If you've taken the L to Jefferson St. or Dekalb St. in Brooklyn recently, you may have spotted clusters of bright, honeycomb-like plastic containers attached to signposts. Each unit is perfectly sized to hold an empty can or bottle. These mini recycling bins, called Urban Hubs, are part of a Bushwick-based project created by the 3D printing startup TCR3D that is quickly taking hold of cities around the globe. [videoembed id=424891]
Urban Hubs were not just designed for ecological or environmental purposes, however. The contraption also serves to help “canners” collect discarded bottles and cans, which they then redeem for cash in order to make a living. “This happens every day,” Daniel Figur, co-founder and creative director, said, gesturing to an overflowing garbage can on the sidewalk of Jefferson St.
Urban Hubs allow canners easier access to the bottles, while also preventing more trash from littering the city’s streets. Urban Hubs have partnered with “Sure We Can,” a co-op for canners; the project consulted the organization to create a product well suited to the canning community’s needs.
TCR3D is sponsored by the 3D printing company 3DSystems, whose printers they use to generate the hubs. “3D printing helps raise awareness because it’s so novel and fresh and cool, so when people see something related to 3D printing they want to participate in what’s happening, and in this case it’s recycling,” Nate Kolbeck, co-founder and CEO, said.
The founders stress that Urban Hubs are an open source idea – their blueprint is available for free online, and they encourage others to make their own Urban Hubs. Kolbeck and Figur are particularly enthusiastic about the rise of 3D printing, and predict that Urban Hubs will pick up momentum as 3D printing becomes more widespread.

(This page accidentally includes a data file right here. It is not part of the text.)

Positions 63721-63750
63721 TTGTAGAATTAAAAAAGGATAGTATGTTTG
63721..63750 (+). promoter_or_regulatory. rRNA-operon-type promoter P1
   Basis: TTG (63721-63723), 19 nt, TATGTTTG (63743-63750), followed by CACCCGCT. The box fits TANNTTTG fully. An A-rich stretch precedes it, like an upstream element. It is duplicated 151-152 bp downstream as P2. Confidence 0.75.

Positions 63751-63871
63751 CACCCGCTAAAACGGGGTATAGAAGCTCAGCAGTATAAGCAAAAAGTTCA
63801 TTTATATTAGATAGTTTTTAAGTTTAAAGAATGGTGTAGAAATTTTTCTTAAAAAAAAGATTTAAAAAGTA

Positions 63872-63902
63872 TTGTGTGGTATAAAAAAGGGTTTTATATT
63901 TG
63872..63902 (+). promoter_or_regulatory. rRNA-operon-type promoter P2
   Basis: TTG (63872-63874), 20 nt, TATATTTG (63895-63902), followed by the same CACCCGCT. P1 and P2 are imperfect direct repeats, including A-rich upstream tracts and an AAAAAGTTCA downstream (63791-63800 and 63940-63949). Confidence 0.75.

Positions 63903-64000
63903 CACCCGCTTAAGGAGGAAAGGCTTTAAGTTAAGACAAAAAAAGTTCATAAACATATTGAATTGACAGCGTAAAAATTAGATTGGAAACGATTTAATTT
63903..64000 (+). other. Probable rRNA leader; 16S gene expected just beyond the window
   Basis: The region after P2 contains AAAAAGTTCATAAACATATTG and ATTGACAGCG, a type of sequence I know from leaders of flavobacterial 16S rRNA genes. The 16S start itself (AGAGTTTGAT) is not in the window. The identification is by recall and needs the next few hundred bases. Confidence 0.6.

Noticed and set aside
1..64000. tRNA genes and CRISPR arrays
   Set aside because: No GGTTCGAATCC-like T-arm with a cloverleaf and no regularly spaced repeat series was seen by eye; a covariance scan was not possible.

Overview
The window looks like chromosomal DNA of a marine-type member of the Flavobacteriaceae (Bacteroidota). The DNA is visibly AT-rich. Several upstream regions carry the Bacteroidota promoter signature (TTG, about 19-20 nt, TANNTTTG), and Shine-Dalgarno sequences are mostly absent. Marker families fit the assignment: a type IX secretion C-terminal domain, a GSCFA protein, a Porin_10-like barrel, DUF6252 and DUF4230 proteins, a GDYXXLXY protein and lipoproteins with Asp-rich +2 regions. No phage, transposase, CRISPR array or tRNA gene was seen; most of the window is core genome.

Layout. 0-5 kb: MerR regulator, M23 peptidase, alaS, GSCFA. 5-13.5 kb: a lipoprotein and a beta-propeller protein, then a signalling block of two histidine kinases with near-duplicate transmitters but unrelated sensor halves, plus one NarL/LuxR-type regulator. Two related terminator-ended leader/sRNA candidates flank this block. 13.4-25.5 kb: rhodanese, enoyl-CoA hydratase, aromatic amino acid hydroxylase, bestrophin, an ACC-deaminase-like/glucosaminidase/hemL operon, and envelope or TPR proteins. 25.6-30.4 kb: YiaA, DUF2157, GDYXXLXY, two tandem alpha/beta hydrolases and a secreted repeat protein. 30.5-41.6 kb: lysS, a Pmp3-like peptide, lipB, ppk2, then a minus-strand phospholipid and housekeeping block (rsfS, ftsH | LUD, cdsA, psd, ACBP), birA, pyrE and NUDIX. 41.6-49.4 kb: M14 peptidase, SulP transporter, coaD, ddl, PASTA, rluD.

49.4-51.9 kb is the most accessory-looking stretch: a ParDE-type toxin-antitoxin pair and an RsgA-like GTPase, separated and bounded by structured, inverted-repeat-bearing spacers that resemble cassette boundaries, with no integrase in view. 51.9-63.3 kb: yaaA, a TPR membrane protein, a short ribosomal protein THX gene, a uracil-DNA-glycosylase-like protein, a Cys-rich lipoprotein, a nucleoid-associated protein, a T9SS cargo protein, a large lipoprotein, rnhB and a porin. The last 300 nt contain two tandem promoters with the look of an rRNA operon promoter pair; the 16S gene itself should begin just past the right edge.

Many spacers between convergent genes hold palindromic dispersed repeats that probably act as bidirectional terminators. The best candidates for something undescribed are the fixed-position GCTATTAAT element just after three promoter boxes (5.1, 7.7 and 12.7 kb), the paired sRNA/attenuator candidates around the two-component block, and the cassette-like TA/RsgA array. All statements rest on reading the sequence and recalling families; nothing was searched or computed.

“This needed to be grassroots and other people needed to be able to make these things,” said Kolbeck. “Knowing that 3D printing is going to blow up like it is, as it ends up in people’s offices or homes, they’re going to need something to print, something to participate in, and wouldn’t it be cool if that thing was recycling and that people could start to build their own recycling bins for their own neighborhoods?”
It takes the current generation of 3D printers about seven hours to create each individual bin, but only about $8 in plastic filament. So far, Urban Hubs have popped up in Italy, Japan, Canada and Ukraine, in about a thousand international downloads. “This person in Odessa, Ukraine really picked it up and started printing Urban Hubs in Ukrainian colors,” said Realexis Castro, a TCR3D team member. “He’s all over our Instagram,” Kolbeck added.
The current model of containers in circulation is significantly improved from the original prototype, featuring an inclination to prevent the wind from sweeping away aluminum cans fed to the Hubs. The latest generation’s containers are also modular, snapping together, rather than needing glue, for easy assembly. The various versions dot Bushwick, both indoors and on the streets. The Sampler, a craft beer store and bar on Starr St., houses some Urban Hubs above its trashcan. “I think they’ve got a great idea,” Casey Kreher, the Sampler’s operations manager, said of the project. “We try to make sure it’s well known – it’s inexpensive and started here in the neighborhood.”
TCR3D is already on the road to making that happen. Figur is teaming up with local public middle school P.S. 123 to begin a curriculum centered on the plastic bins. “The assistant principal saw one of our recycling bins on the Jefferson stop and reached out to us. We’re looking to build a media lab there,” Kolbeck said. “It’s up to the global community to decide what they want to do with it.”
Since the product’s release, one user has posted a photo online of himself online using Urban Hubs as cup holders for his car. Lately, the members of TCR3D have been toying with the idea of Urban Hub birdhouses, complete with soil and materials such as cotton and twigs to make nests. The team is also looking forward to seeing what the kids at P.S. 123 make of Urban Hubs. At the end of the day, Figur and Kolbeck hope their creation will outlast its original purpose as a recycling bin. “I hope there is no need for recycle bins in the future because people start using reusable bottles,” Kolbeck said. “That would be awesome if there was no need for this.”